Millions of workers across India have initiated a 24-hour strike to protest against Prime Minister Narendra Modi's economic policies, particularly changes in labor laws.
At least 150 million laborers, including those in the banking, manufacturing, construction, and mining sectors, walked off their jobs on Wednesday.
The strikers say Modi's business-friendly reforms will put jobs at risk and harm ordinary people.
Angry at the reforms, ten major labor unions went ahead with the day-long walkout, demanding the administration abandon plans to close 'unproductive' factories and sell off shares of state-run companies to enhance the public purse.
Early on Wednesday, television footage showed the strike's impact on Kolkata, the capital of the state of West Bengal, where closed banks, stores and other businesses had left the city deserted.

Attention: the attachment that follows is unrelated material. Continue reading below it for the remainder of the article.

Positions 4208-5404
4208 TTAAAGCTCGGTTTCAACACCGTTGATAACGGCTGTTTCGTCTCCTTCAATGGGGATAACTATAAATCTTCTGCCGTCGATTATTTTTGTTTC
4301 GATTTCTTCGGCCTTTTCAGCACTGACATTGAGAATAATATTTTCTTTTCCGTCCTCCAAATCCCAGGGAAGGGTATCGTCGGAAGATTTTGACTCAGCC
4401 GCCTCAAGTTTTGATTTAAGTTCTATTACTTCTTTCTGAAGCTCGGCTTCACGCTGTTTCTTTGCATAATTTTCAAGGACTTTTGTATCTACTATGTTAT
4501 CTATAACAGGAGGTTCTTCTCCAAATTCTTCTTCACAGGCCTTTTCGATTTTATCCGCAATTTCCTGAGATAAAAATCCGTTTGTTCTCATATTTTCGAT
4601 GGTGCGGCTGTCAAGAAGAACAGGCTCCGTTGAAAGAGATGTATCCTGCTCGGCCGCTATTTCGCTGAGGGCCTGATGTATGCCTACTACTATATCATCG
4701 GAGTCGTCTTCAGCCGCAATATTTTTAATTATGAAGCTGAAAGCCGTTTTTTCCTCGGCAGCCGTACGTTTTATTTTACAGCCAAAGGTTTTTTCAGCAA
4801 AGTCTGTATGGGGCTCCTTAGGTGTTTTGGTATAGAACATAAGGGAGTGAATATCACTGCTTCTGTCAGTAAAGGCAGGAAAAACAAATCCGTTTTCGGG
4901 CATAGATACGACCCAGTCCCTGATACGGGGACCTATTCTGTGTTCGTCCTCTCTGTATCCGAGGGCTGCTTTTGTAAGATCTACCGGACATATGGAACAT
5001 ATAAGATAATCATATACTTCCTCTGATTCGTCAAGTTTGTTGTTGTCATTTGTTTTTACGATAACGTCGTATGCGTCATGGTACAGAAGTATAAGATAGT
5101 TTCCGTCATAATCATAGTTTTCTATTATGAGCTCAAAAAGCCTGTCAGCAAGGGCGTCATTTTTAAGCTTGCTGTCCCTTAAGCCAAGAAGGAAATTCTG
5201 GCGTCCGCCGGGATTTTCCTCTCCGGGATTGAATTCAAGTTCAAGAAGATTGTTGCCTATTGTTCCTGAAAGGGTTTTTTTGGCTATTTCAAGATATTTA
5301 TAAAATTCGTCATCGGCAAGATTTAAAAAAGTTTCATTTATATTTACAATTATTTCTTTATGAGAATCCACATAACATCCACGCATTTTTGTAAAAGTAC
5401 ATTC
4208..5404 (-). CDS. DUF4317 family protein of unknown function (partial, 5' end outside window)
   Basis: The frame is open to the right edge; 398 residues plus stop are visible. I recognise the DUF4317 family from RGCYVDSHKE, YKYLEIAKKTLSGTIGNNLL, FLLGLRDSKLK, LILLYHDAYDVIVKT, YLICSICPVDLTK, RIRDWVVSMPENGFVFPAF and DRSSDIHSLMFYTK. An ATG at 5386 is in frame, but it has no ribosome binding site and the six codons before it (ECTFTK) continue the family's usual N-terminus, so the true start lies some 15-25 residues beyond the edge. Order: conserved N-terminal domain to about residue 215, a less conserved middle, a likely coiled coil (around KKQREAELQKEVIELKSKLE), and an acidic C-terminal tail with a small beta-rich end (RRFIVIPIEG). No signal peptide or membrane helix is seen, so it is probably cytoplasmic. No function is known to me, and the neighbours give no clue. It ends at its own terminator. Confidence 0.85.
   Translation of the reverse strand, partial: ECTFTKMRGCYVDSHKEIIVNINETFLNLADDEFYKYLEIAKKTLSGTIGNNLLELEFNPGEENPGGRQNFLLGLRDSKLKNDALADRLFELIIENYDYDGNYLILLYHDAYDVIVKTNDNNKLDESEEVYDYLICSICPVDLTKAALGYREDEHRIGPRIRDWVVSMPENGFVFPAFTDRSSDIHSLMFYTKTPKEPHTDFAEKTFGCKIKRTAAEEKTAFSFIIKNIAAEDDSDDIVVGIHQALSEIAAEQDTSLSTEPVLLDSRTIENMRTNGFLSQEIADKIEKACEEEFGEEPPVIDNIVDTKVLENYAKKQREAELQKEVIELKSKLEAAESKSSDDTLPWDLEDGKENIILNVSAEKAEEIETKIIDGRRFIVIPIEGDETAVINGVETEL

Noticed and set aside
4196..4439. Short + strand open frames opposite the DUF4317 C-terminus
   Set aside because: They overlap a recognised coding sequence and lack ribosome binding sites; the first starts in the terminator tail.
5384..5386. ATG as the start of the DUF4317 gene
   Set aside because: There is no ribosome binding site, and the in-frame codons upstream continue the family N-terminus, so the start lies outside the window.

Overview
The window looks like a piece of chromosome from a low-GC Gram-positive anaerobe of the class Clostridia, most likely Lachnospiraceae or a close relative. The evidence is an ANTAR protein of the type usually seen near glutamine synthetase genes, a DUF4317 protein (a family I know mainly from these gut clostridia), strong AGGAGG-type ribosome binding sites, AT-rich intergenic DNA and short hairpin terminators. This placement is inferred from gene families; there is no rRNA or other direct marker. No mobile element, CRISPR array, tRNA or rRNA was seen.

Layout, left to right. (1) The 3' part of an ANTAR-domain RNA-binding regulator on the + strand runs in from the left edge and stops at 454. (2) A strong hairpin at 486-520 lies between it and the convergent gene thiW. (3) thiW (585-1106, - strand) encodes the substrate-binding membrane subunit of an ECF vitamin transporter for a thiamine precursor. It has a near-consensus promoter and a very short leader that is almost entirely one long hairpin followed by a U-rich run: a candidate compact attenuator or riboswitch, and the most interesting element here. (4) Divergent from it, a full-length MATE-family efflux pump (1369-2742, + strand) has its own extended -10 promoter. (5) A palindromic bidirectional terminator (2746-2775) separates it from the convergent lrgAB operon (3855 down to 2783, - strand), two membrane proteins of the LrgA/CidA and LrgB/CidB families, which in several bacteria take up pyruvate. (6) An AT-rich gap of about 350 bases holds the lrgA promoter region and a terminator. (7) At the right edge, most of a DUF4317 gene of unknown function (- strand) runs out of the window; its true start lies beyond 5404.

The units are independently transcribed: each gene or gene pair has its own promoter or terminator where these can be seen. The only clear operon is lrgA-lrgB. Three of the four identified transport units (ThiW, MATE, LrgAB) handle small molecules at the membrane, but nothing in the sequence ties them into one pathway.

The transport sector was also affected by the walkout. Long lines of commuters and school children were formed at bus stations, while travelers were stranded at airports as taxis and rickshaws did not do their regular jobs.
Many banks across India shut their doors for the day, interrupting financial services and imposing heavy losses on Asia's third-largest economy.
Campaigning on the platform of reviving economy, Modi won a landslide election victory last May. However, the opposition groups have blocked key tax and land reforms and worsened investor concerns.
In the first quarter of the financial year, India's economy grew by a lower than expected 7.0 percent. Economic experts say reforms are necessary to create jobs for millions of unemployed people.